So to try to create a lot of new economic activity in poor neighborhoods is to swim against the great sweeping tide of urban life in America. Inside the ghetto, it usually does no harm--but it doesn't help much either. Outside the ghetto, though, it does a great deal of harm. Attempts at economic revitalization often take the place of other efforts that would do much more good (especially improving schools, housing, and police protection), and they establish a public mission that can't be accomplished. Nothing does more to feed the public perception that antipoverty programs--in fact, Government programs generally--don't work than the poor physical appearance of the ghettos; the more the Government claims it's going to revitalize them, the harder it becomes politically to take on the problem in the future.

In contrast, Peter C. Goldmark Jr., president of the Rockefeller Foundation, says "the community development movement is one of the most powerful in the country, and it has been impossibly hard to get that story told." Similarly, Douglas A. Warner, president of J.P. Morgan, summarized his view of the new initiative by saying "We expect our money to come back. This is a loan. This is a business proposition."

Clear evidence about the effectiveness of CDCs is hard to come by. Anecdotal evidence of successful CDCs can be found. A CDC program to provide counseling and find employment for homeless people in Berkeley, California, for example, has found jobs for 228 people in 1993. According to a report in The New York Times, the jobs were varied: "carpenters, security guards, electricians, truck drivers, secretaries, cooks, janitors, home health care aides, and graffiti removers. The average hourly wage was $8.05, far higher than the $4.25 minimum wage. Half of those who found jobs were still working three months later." However, CDCs that reach beyond job matching and training tend to run into trouble. According to a recent study of CDCs nationwide,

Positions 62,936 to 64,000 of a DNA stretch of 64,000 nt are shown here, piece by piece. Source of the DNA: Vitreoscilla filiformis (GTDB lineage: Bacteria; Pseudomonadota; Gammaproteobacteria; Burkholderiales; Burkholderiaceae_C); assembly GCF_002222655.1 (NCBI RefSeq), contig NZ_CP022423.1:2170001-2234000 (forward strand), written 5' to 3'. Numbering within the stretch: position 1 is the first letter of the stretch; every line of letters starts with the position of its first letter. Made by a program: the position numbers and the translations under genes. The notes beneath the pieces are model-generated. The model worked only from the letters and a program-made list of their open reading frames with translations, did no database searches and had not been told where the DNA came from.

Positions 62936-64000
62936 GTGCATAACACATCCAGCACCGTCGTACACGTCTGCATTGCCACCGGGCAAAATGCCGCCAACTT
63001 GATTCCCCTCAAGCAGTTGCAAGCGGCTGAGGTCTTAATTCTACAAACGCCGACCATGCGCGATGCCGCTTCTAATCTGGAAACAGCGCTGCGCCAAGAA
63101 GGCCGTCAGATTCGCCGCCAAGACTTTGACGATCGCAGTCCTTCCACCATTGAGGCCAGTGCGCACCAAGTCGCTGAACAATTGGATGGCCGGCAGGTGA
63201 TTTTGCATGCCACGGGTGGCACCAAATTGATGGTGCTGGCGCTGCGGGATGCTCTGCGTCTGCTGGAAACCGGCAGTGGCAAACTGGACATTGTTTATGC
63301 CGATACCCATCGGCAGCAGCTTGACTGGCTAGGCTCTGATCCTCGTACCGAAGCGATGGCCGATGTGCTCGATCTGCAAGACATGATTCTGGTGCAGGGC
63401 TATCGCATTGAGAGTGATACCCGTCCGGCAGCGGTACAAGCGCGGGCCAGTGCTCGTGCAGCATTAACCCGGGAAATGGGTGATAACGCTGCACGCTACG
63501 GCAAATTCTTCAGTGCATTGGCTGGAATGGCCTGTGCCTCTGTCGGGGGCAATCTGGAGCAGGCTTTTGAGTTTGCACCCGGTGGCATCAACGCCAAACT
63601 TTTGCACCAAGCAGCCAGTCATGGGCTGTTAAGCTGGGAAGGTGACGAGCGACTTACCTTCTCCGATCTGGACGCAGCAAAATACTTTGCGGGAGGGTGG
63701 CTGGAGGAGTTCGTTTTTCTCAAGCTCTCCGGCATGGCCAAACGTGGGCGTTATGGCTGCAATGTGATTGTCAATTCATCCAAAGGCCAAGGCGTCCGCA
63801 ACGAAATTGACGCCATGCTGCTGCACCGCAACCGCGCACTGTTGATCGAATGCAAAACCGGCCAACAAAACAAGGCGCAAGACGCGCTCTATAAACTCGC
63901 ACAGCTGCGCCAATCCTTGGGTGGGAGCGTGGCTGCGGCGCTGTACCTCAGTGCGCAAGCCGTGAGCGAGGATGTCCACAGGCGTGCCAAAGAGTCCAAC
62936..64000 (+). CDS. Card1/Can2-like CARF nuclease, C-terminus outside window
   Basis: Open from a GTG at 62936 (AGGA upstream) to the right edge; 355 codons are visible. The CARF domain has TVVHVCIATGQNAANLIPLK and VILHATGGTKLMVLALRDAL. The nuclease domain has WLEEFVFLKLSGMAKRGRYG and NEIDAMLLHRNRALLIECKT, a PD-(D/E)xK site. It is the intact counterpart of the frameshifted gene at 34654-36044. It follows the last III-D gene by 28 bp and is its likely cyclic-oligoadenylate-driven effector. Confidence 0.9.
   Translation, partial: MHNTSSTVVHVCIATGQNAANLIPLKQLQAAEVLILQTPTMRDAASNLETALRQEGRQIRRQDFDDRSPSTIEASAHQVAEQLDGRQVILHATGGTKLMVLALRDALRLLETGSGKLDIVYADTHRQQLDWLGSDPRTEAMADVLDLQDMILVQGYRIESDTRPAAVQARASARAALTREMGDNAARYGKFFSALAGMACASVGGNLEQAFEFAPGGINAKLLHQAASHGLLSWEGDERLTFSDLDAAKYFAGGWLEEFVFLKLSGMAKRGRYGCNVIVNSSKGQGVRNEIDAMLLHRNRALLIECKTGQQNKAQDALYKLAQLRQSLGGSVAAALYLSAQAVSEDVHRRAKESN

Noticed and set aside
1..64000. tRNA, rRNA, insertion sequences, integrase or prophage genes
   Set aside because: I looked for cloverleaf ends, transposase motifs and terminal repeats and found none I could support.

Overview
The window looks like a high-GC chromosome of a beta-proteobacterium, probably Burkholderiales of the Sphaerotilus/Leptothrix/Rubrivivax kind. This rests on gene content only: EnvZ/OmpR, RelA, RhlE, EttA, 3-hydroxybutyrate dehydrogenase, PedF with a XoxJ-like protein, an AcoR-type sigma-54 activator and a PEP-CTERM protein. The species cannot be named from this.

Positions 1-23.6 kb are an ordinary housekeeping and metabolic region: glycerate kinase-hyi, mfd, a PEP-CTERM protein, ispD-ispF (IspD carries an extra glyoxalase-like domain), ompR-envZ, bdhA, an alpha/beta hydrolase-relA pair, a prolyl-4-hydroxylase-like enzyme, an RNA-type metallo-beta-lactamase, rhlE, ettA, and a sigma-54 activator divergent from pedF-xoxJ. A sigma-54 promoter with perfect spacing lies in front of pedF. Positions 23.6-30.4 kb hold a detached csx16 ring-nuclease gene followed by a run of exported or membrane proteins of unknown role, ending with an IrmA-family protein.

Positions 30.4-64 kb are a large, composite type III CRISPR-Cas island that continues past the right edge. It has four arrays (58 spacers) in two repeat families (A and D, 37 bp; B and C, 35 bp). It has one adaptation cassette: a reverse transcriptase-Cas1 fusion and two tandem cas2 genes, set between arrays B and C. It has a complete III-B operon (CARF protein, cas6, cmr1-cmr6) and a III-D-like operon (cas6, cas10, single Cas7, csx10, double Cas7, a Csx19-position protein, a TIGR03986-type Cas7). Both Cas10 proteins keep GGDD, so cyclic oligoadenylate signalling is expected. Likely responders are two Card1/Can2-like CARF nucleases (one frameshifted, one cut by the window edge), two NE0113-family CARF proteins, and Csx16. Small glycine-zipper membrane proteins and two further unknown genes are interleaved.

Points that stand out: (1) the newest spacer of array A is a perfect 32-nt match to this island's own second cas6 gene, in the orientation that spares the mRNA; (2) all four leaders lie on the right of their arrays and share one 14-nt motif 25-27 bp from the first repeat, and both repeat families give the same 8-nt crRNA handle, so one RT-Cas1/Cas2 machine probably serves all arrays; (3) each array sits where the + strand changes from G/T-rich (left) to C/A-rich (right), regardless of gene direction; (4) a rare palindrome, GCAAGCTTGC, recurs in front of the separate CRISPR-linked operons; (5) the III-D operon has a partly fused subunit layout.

Direct involvement in owning and operating a business is less common among CDCs than are activities that facilitate the ownership and operation of businesses by entrepreneurs. Thirty-seven percent of CDCs engaged in business development currently own and operate a business, and one-quarter invest venture capital. These activities expose CDCs to considerable financial risk, and occupy a great deal of staff time and energy. For these reasons, and because funding for these activities has declined, 40 percent of CDCs that have ever been venture capital investors and more than 25 percent of active business owners have ceased these types of work.